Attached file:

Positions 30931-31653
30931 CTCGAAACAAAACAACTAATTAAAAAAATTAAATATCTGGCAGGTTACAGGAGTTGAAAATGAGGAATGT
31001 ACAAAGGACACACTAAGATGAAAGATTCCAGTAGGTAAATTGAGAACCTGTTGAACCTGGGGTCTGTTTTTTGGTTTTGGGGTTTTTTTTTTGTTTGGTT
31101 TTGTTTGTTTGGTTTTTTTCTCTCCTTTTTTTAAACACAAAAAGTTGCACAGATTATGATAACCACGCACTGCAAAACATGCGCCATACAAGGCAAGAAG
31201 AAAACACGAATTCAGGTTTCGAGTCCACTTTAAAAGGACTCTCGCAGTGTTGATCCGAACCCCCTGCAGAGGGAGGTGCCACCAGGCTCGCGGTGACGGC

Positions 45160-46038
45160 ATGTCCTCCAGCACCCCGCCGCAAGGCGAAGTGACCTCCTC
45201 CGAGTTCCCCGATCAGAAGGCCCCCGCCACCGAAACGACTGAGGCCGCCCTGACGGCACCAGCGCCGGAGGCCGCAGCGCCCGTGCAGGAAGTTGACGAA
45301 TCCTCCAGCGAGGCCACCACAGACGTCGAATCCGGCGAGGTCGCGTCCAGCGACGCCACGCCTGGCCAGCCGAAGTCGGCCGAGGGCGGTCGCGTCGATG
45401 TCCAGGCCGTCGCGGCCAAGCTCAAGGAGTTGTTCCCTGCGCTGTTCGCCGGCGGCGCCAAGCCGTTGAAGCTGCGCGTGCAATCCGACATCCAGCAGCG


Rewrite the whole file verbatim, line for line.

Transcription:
Positions 30931-31653
30931 CTCGAAACAAAACAACTAATTAAAAAAATTAAATATCTGGCAGGTTACAGGAGTTGAAAATGAGGAATGT
31001 ACAAAGGACACACTAAGATGAAAGATTCCAGTAGGTAAATTGAGAACCTGTTGAACCTGGGGTCTGTTTTTTGGTTTTGGGGTTTTTTTTTTGTTTGGTT
31101 TTGTTTGTTTGGTTTTTTTCTCTCCTTTTTTTAAACACAAAAAGTTGCACAGATTATGATAACCACGCACTGCAAAACATGCGCCATACAAGGCAAGAAG
31201 AAAACACGAATTCAGGTTTCGAGTCCACTTTAAAAGGACTCTCGCAGTGTTGATCCGAACCCCCTGCAGAGGGAGGTGCCACCAGGCTCGCGGTGACGGC

Positions 45160-46038
45160 ATGTCCTCCAGCACCCCGCCGCAAGGCGAAGTGACCTCCTC
45201 CGAGTTCCCCGATCAGAAGGCCCCCGCCACCGAAACGACTGAGGCCGCCCTGACGGCACCAGCGCCGGAGGCCGCAGCGCCCGTGCAGGAAGTTGACGAA
45301 TCCTCCAGCGAGGCCACCACAGACGTCGAATCCGGCGAGGTCGCGTCCAGCGACGCCACGCCTGGCCAGCCGAAGTCGGCCGAGGGCGGTCGCGTCGATG
45401 TCCAGGCCGTCGCGGCCAAGCTCAAGGAGTTGTTCCCTGCGCTGTTCGCCGGCGGCGCCAAGCCGTTGAAGCTGCGCGTGCAATCCGACATCCAGCAGCG